Differentiated Care Preferences of Stable Patients on Antiretroviral Therapy in Zambia: A Discrete Choice Experiment

Ingrid Eshun-Wilson, Mpande Mukumbwa-Mwenechanya, Hae Young Kim, Arianna Zannolini, Chanda P. Mwamba, David Dowdy, Estella Kalunkumya, Mwansa Lumpa, Laura K. Beres, Monika Roy, Anjali Sharma, Steph M. Topp, Dave V. Glidden, Nancy Padian, Peter Ehrenkranz, Izukanji Sikazwe, Charles B. Holmes, Carolyn Bolton-Moore, Elvin H. Geng

Research output: Contribution to journalArticlepeer-review

Abstract

Background: Although differentiated service delivery (DSD) models for stable patients on antiretroviral therapy (ART) offer a range of health systems innovations, their comparative desirability to patients remains unknown. We conducted a discrete choice experiment to quantify service attributes most desired by patients to inform model prioritization. Methods: Between July and December 2016, a sample of HIV-positive adults on ART at 12 clinics in Zambia were asked to choose between 2 hypothetical facilities that differed across 6 DSD attributes. We used mixed logit models to explore preferences, heterogeneity, and trade-offs. Results: Of 486 respondents, 59% were female and 85% resided in urban locations. Patients strongly preferred infrequent clinic visits [3- vs. 1-month visits: β (ie, relative utility) = 2.84; P < 0.001]. Milder preferences were observed for waiting time for ART pick-up (1 vs. 6 hours.; β = -0.67; P < 0.001) or provider (1 vs. 3 hours.; β = -0.41; P = 0.002); "buddy" ART collection (β = 0.84; P < 0.001); and ART pick-up location (clinic vs. community: β = 0.35; P = 0.028). Urban patients demonstrated a preference for collecting ART at a clinic (β = 1.32, P < 0.001), and although most rural patients preferred community ART pick-up (β = -0.74, P = 0.049), 40% of rural patients still preferred facility ART collection. Conclusions: Stable patients on ART primarily want to attend clinic infrequently, supporting a focus in Zambia on optimizing multimonth prescribing over other DSD features - particularly in urban areas. Substantial preference heterogeneity highlights the need for DSD models to be flexible, and accommodate both setting features and patient choice in their design.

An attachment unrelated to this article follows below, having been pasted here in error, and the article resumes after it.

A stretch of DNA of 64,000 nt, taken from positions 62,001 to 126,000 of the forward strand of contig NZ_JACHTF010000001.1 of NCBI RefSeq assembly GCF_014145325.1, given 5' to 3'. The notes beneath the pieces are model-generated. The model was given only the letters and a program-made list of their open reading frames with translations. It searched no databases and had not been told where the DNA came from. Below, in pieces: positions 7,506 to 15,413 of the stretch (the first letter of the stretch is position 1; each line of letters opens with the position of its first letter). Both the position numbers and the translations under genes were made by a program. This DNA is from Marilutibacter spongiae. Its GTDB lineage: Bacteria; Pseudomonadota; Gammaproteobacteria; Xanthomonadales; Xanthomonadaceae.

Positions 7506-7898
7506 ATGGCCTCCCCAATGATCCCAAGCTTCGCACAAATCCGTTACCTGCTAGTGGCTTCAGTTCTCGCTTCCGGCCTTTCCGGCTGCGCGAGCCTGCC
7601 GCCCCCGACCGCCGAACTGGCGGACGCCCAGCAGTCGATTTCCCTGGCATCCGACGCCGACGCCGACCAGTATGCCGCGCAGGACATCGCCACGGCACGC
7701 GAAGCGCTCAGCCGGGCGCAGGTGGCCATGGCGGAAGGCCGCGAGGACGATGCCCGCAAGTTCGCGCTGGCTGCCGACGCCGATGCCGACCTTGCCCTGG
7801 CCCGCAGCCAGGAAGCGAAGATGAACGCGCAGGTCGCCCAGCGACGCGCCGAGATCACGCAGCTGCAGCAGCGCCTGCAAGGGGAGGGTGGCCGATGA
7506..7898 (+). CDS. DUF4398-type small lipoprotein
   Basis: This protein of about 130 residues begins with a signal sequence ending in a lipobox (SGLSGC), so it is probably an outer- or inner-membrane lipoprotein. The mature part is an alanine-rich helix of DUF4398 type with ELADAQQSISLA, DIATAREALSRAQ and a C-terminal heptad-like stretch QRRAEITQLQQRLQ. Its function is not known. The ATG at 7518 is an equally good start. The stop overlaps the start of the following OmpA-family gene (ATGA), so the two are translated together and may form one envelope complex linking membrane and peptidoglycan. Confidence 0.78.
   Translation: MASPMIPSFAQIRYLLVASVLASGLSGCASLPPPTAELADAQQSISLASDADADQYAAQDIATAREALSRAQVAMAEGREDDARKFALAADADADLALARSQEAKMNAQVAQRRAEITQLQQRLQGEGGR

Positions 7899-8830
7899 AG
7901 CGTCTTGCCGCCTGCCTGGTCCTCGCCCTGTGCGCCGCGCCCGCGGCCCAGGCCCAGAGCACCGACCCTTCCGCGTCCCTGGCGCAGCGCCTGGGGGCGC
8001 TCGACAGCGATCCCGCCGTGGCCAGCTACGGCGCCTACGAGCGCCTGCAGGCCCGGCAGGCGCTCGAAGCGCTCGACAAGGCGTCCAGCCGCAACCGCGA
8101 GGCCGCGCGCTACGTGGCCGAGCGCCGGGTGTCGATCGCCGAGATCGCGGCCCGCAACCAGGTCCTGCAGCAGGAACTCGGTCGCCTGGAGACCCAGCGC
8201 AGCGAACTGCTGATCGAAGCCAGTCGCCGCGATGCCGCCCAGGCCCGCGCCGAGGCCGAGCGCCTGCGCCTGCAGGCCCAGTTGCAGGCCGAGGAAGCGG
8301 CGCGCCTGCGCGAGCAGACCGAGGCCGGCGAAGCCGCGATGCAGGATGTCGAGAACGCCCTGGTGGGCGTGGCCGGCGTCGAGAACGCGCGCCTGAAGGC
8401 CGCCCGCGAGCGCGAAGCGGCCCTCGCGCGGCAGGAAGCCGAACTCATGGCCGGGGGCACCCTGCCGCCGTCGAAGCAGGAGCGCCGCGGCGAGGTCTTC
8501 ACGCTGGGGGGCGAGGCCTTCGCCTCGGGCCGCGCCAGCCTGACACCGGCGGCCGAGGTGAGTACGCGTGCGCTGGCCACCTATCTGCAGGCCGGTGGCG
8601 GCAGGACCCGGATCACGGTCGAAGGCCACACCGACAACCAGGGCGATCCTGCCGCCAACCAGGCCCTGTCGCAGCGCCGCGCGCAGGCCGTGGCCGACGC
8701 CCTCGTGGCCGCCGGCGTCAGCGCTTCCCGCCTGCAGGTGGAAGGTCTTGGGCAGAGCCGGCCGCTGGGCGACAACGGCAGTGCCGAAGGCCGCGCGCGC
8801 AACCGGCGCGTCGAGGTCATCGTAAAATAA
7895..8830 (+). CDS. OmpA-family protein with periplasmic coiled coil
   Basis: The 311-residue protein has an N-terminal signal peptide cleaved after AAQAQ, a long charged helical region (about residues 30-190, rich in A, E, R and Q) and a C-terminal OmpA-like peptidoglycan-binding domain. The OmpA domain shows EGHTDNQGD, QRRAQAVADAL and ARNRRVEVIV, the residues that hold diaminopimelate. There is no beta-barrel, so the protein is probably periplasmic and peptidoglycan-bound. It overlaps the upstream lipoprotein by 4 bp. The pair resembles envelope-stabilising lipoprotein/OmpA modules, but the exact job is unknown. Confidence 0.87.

Original languageEnglish (US)
Pages (from-to)540-546
Number of pages7
JournalJournal of acquired immune deficiency syndromes
Volume81
Issue number5
DOIs
StatePublished - Aug 15 2019

Keywords

  • HIV
  • antiretroviral therapy
  • differentiated care
  • discrete choice
  • preference

ASJC Scopus subject areas

  • Infectious Diseases
  • Pharmacology (medical)

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